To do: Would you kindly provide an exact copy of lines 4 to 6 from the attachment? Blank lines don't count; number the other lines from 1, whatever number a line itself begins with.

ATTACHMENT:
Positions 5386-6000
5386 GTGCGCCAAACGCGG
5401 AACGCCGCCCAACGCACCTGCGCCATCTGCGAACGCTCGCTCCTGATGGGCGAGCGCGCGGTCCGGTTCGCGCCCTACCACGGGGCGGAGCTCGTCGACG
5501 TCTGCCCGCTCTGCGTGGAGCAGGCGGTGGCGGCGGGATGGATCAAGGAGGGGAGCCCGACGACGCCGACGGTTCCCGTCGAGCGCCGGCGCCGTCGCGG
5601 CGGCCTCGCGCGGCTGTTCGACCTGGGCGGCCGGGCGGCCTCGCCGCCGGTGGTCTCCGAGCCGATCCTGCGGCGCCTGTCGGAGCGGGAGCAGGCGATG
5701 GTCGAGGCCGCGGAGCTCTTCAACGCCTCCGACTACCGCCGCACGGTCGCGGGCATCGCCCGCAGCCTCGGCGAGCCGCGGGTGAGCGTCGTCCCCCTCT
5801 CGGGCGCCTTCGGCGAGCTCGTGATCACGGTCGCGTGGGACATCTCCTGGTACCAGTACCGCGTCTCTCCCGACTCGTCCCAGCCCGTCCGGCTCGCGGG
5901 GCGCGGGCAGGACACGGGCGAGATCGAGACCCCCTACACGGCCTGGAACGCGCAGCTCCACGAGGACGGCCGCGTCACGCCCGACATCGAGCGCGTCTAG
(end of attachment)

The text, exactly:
5501 TCTGCCCGCTCTGCGTGGAGCAGGCGGTGGCGGCGGGATGGATCAAGGAGGGGAGCCCGACGACGCCGACGGTTCCCGTCGAGCGCCGGCGCCGTCGCGG
5601 CGGCCTCGCGCGGCTGTTCGACCTGGGCGGCCGGGCGGCCTCGCCGCCGGTGGTCTCCGAGCCGATCCTGCGGCGCCTGTCGGAGCGGGAGCAGGCGATG
5701 GTCGAGGCCGCGGAGCTCTTCAACGCCTCCGACTACCGCCGCACGGTCGCGGGCATCGCCCGCAGCCTCGGCGAGCCGCGGGTGAGCGTCGTCCCCCTCT